Identifying Positive Proportional Relationships in Graphs
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Information about the video Identifying Positive Proportional Relationships in Graphs
After this lesson, you will be able to identify the graph of a positive proportional relationship as a line with a positive slope, passing through the origin.
The video begins with a review of linear relationships and proportionality. It leads to identifying three characteristics of the graphs of positive proportional relationships, and applies them to three examples.
Learn about the graphs of positive proportional relationships by helping Balbus build a royal set of stairs for the Caesar!
This video includes key concepts, notation, and vocabulary such as: the characteristics of a positive proportional relationship (a straight line, going through the origin, with a positive slope); linear relationship (represented by a line on the coordinate plane, where the slope or rate of change always stays the same); positive slope (when x increases and goes the right, y increases and goes up); the constant of proportionality (in a proportional relationship, the constant which is equal to the slope of the line); and origin (the point (0,0) on the coordinate plane).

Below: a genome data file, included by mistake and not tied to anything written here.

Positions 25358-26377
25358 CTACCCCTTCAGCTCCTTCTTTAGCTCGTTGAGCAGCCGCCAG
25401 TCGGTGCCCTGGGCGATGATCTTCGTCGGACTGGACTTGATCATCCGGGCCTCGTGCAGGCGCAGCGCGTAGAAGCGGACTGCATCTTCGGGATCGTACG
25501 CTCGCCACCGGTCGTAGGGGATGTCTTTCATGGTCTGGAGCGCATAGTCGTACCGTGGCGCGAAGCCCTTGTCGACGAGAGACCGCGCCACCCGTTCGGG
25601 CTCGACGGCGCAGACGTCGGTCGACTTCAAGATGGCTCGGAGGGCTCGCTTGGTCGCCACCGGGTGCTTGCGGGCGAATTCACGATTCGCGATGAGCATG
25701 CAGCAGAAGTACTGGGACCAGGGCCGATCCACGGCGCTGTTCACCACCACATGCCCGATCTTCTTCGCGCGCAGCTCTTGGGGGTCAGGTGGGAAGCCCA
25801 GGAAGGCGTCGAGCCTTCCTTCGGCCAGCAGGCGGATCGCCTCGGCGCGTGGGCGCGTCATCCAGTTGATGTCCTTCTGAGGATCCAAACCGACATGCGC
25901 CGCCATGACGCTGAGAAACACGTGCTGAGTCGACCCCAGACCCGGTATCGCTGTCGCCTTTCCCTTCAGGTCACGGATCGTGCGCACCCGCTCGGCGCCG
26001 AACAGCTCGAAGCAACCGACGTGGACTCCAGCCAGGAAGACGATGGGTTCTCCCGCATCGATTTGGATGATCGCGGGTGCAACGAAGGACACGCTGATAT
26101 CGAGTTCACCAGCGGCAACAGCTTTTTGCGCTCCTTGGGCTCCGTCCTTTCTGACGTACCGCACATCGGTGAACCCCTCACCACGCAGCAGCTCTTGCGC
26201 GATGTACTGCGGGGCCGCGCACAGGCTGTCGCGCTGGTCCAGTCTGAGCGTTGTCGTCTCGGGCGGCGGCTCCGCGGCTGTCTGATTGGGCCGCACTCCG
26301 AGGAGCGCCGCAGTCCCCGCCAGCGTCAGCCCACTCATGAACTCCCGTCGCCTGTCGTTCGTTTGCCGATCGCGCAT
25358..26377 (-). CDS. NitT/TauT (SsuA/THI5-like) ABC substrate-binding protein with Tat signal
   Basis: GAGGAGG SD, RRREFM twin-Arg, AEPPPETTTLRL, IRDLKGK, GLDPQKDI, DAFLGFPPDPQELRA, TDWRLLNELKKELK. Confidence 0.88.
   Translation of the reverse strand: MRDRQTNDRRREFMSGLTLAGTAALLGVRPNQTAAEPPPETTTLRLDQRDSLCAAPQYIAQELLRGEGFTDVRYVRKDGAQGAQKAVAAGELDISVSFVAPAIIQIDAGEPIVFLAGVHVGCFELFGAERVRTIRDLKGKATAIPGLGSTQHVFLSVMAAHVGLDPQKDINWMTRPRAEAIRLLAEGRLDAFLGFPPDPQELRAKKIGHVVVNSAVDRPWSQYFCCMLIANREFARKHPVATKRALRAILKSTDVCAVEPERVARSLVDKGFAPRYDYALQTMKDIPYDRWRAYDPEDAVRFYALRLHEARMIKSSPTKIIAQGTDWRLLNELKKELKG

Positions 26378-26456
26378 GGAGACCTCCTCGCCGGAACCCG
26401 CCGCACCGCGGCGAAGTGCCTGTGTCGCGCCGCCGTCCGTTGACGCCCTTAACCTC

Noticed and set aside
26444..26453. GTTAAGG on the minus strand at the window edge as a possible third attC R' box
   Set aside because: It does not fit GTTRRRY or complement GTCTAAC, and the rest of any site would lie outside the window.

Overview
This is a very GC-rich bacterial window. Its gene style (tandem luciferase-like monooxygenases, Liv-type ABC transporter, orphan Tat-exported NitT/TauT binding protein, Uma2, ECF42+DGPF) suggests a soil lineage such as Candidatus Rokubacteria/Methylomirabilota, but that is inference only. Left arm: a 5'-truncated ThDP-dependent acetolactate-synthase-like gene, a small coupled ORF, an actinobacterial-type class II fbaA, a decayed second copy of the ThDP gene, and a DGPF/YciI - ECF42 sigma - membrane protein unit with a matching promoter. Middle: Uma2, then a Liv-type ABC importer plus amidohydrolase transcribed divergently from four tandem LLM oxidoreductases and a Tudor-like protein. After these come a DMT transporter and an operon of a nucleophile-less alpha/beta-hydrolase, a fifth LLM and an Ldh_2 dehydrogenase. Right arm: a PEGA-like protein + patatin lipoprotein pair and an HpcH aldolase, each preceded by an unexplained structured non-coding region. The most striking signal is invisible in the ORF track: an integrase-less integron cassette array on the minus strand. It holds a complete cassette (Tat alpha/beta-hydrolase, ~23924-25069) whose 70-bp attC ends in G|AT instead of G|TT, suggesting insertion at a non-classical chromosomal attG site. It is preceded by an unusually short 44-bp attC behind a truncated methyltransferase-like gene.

Before watching this video, you should already be familiar with proportional relationships and their characteristics.
After watching this video, you will be prepared to learn more about the constant of proportionality and how it relates to a unit rate.